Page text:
Lincoln Park Zoo

Lincoln Park Zoo Celebrates Centuries-Old Oak Tree

250–300-year-old bur oak tree, predating the City of Chicago, naturally nears end of its life

CHICAGO (November 14, 2022) A bur oak tree, situated in the heart of Lincoln Park Zoo near the white-cheeked gibbon habitat, has naturally neared the end of its life, despite no disease present and years of preventive treatment efforts. The tree, which predates the City of Chicago’s founding in 1837, has been a part of the zoo’s natural landscape since its beginnings. Lincoln Park Zoo plans to carefully remove the tree from the zoo grounds in spring of 2023 and encourages patrons to visit for a final look at this piece of natural history.

“The center of the zoo was built around these historic oak trees and it is bittersweet the nearly 300-year-old tree has come to the natural end of its life,” said Katrina Quint, Lincoln Park Zoo’s director of horticulture. “The zoo is dedicated to protecting Lincoln Park Zoo’s natural environment and tree canopy to ensure all guests have a healthy, vibrant natural landscape to enjoy for generations to come.”

The long-living bur oak has broad-spreading branches and develops thick bark tolerant of once-common prairie fires. Its large acorns have a fringed burry cup, can grow one-and-a-half inches long, and serve as an important food source for several species. The tree’s average height spans 70 feet and houses many insects, birds, and squirrels in its bark, stems, and foliage.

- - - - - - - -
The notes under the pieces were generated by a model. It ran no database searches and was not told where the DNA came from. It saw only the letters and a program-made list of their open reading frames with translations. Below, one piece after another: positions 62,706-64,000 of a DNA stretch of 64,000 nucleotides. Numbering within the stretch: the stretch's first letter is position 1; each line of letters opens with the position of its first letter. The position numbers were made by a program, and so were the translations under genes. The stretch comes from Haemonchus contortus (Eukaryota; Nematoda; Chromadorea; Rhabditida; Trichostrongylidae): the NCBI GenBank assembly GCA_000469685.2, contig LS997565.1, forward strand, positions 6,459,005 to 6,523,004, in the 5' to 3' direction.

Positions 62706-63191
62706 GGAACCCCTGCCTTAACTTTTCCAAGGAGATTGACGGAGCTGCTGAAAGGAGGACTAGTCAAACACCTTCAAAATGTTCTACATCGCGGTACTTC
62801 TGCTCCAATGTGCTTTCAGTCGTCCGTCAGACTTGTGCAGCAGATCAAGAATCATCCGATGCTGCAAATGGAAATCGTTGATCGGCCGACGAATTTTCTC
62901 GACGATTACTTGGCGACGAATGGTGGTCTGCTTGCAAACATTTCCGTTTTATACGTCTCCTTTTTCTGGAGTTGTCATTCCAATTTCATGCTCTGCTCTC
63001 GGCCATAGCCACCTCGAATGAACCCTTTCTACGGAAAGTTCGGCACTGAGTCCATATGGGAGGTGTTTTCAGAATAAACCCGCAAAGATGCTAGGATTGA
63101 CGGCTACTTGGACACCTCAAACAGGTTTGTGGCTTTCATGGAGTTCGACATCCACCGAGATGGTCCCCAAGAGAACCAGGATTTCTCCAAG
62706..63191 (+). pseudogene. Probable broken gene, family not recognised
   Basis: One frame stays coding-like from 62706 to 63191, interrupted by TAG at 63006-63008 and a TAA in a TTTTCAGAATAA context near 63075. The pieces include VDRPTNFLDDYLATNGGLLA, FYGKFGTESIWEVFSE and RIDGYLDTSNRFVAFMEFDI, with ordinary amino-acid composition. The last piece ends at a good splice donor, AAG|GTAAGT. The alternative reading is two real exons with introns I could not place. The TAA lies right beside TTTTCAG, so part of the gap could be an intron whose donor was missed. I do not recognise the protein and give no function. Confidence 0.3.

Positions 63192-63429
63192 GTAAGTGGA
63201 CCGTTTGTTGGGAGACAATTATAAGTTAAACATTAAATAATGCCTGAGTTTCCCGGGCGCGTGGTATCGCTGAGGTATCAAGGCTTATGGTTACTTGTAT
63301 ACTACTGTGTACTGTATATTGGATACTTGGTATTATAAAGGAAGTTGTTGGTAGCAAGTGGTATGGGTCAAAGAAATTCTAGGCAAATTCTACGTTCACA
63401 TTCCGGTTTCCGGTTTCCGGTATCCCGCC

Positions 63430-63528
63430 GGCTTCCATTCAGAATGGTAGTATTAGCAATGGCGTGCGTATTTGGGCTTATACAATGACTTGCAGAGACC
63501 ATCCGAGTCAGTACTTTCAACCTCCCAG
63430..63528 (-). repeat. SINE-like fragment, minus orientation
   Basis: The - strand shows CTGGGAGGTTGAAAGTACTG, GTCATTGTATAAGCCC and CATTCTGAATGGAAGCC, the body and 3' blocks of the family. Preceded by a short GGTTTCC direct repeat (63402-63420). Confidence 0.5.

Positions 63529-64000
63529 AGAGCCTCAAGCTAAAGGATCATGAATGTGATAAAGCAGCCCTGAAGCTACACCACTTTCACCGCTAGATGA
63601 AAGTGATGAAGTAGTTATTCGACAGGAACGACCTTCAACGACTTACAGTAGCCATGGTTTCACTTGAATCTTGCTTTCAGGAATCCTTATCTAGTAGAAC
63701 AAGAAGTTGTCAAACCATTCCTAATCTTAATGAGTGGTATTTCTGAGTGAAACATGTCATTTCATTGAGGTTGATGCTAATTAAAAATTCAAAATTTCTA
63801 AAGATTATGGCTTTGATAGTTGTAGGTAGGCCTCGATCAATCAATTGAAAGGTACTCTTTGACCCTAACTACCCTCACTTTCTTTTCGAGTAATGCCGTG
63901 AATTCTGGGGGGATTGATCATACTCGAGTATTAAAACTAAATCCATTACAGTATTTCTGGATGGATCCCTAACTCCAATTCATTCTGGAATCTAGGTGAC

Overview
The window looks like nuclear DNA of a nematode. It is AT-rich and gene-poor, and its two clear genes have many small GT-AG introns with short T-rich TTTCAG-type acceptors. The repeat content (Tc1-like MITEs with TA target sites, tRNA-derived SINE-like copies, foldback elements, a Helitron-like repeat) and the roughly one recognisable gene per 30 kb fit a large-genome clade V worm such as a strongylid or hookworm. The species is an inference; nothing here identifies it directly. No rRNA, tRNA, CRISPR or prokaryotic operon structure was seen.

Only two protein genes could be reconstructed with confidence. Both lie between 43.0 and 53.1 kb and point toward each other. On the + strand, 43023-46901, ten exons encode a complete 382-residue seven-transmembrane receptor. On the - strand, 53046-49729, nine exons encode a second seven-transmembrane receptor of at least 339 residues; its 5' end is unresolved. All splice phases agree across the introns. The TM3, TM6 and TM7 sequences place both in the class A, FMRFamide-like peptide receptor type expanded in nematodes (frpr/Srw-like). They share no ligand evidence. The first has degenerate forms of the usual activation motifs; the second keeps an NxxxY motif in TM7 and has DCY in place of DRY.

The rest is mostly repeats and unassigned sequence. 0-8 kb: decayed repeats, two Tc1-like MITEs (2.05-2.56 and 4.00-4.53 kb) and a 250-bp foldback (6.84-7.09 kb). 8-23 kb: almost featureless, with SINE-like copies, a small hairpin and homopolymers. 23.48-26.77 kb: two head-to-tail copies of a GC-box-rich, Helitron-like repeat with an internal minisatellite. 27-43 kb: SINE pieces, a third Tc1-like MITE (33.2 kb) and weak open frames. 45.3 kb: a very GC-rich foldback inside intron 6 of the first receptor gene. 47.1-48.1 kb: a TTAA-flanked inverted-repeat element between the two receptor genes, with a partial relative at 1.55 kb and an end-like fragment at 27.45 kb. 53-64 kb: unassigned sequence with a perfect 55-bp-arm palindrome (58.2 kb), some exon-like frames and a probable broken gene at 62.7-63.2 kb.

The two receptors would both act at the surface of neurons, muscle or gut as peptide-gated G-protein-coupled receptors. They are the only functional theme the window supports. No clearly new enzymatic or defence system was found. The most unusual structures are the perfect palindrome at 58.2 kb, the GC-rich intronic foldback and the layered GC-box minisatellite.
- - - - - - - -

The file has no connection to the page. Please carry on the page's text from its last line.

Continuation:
The longevity of this oak tree is emblematic of the breadth and success of Lincoln Park Zoo’s succession planning efforts, spearheaded by Quint. In her role, she succession plans upwards of 100 years in advance to protect the zoo’s natural landscape and ensure the zoo’s tree canopy remains robust and full for centuries, especially considering the worsening effects of climate change. With more than 900 species of plants under the care of Lincoln Park Zoo’s horticulture crew, succession planning is crucial for maintaining the natural landscape of the zoo and the surrounding region.

Guests can visit the oak tree at Lincoln Park Zoo before its careful removal in spring 2023. Lincoln Park Zoo also offers free, guided tours of its diverse plant life and ecosystems to highlight the zoo’s interesting species in bloom and discuss the horticulture program’s past, present, and future.

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About Lincoln Park Zoo

Lincoln Park Zoo inspires communities to create environments where wildlife will thrive in our urbanizing world. The zoo is a leader in local and global conservation, animal care and welfare, learning, and science. A historic Chicago landmark founded in 1868, the not-for-profit Lincoln Park Zoo is a privately-managed, member-supported organization and is free and open 365 days a year. Visit us at